Shift Changes: Hey Apple-- Why not Make it in America?
Today on Shift Changes we’d like to discuss a hypothetical shift—a shift that we’d certainly like to see, and given American’s affinity for made-in-USA products, we’re sure American consumers would appreciate as well.
We think Apple Computers should shift production of its electronic devices from the infamous Foxconn factories in China back to the U.S. This idea was recently proposed by American manufacturing advocates Michele Nash-Hoff, President of ElectroFab, and Curtis Ellis of the American Jobs Alliance, in a Boston Globe op-ed.
Nash-Hoff and Ellis argue that with the introduction of Tim Cook as the new Apple CEO, now is the ideal time for the company to bring jobs (of the non-Steve variety) back to the U.S. They believe that Cook can “top Jobs’ act” by moving Apple’s manufacturing base to the U.S.—and given the key role he played in establishing the company’s supply chain, he is the perfect man for the job.
They also state that contrary to popular beliefs regarding the financial “need” for Apple to manufacture it's products abroad, given the company’s stellar reputation and quality products, it could easily profit from manufacturing them right here in the U.S.A:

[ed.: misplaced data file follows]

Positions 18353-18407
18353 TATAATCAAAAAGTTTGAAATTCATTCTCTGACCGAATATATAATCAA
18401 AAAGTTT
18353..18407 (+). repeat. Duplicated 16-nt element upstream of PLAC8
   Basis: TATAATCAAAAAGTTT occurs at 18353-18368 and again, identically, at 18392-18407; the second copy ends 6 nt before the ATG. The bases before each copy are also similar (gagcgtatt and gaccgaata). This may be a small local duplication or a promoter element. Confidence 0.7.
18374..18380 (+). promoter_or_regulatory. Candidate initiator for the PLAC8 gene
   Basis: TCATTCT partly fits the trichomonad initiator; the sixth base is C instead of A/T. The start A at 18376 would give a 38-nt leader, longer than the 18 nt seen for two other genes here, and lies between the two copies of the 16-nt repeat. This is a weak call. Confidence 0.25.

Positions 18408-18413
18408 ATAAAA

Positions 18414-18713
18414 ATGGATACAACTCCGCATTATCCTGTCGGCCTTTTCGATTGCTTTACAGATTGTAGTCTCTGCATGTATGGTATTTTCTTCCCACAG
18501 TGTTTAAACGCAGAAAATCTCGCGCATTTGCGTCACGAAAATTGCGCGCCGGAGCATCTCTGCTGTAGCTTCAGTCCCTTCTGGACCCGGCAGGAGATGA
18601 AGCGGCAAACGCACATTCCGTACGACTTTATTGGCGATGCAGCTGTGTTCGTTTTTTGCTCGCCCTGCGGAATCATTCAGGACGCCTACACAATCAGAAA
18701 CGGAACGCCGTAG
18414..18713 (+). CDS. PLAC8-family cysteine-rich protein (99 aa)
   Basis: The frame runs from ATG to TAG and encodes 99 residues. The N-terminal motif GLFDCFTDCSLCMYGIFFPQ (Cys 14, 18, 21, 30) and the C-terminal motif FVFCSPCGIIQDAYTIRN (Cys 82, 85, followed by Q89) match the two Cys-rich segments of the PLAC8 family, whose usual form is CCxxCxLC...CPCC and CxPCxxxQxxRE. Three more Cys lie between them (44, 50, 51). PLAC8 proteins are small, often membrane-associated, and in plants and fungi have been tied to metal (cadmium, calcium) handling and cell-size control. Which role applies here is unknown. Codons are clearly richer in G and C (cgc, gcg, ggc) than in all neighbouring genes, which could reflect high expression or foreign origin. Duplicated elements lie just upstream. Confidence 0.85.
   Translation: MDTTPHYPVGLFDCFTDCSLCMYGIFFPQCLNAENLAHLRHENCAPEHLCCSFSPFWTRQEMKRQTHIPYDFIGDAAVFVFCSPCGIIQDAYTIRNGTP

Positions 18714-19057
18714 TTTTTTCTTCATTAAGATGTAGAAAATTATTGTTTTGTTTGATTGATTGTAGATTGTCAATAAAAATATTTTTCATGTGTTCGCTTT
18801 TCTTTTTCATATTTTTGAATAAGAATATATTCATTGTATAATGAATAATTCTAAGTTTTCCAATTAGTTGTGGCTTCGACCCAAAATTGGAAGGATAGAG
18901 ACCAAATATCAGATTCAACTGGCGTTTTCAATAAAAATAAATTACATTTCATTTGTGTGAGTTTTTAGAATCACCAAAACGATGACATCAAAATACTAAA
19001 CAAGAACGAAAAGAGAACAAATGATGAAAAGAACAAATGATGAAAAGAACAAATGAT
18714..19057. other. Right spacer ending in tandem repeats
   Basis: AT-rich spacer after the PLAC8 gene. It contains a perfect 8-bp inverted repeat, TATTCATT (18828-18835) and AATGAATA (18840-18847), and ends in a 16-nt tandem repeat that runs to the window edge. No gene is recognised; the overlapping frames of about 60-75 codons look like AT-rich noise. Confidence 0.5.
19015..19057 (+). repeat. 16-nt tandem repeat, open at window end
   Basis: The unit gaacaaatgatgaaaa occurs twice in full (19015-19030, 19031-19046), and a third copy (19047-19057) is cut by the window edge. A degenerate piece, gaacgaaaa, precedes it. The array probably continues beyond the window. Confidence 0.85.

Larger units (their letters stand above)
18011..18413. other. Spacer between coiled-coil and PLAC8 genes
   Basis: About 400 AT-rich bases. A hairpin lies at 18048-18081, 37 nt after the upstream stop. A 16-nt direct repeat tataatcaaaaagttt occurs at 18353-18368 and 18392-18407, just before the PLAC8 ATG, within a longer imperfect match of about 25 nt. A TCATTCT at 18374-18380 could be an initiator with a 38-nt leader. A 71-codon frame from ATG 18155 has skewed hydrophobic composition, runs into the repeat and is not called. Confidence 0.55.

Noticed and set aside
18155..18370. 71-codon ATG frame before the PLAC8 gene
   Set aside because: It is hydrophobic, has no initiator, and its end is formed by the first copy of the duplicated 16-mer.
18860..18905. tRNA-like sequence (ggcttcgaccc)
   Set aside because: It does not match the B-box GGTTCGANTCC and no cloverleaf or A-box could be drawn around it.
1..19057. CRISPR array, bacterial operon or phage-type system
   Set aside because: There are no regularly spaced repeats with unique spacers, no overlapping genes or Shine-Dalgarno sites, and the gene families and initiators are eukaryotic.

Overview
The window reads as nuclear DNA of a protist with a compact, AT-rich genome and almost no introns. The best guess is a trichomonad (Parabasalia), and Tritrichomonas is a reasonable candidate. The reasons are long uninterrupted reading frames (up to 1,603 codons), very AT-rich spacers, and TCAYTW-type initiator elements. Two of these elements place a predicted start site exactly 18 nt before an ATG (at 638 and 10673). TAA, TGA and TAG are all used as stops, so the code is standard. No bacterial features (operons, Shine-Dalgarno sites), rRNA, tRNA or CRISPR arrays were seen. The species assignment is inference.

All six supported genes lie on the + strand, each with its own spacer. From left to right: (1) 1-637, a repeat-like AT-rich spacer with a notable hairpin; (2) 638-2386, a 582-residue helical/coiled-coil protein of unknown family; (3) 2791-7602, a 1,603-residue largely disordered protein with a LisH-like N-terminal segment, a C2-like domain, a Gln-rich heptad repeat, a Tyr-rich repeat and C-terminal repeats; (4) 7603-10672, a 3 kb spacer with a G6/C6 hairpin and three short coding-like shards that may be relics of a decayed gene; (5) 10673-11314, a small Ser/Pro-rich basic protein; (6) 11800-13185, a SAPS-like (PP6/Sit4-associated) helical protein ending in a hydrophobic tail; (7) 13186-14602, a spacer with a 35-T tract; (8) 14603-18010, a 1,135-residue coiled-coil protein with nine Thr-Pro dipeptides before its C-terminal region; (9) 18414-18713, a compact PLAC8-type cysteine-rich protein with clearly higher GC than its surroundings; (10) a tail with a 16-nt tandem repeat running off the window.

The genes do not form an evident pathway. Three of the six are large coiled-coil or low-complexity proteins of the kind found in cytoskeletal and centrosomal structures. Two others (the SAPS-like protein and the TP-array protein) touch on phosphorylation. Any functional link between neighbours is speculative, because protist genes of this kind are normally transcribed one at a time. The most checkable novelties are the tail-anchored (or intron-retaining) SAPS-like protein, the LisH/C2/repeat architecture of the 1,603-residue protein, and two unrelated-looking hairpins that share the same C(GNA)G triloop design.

“Apple is in a unique position to manufacture in the US. In a sector driven by price, Apple does not compete on price — it competes on quality. Apple products cost more and command a premium price because they’re better. Sound familiar? This has traditionally been the hallmark of American goods. Buyers pay more for products made in the US, because they are superior.”
As for labor Costs, Nash-Hoff and Ellis argue that Apple should have no problems paying American workers fair wages to manufacture their goods domestically:
“But Apple can well afford American labor…In the final analysis, labor is a small part (probably less than 10 percent) of Apple’s cost of manufacturing, far less than capital equipment and components.”
We couldn’t agree more. Apple, a prime example of American innovation at its best, has long prided itself on its ability to design groundbreaking consumer electronic devices that set the tone for the rest of the industry. Now it’s time for this American success story to become truly American by shifting produciton back to the country that houses its epicenter of innovation—and hopefully the rest of the American tech industry will follow suit.
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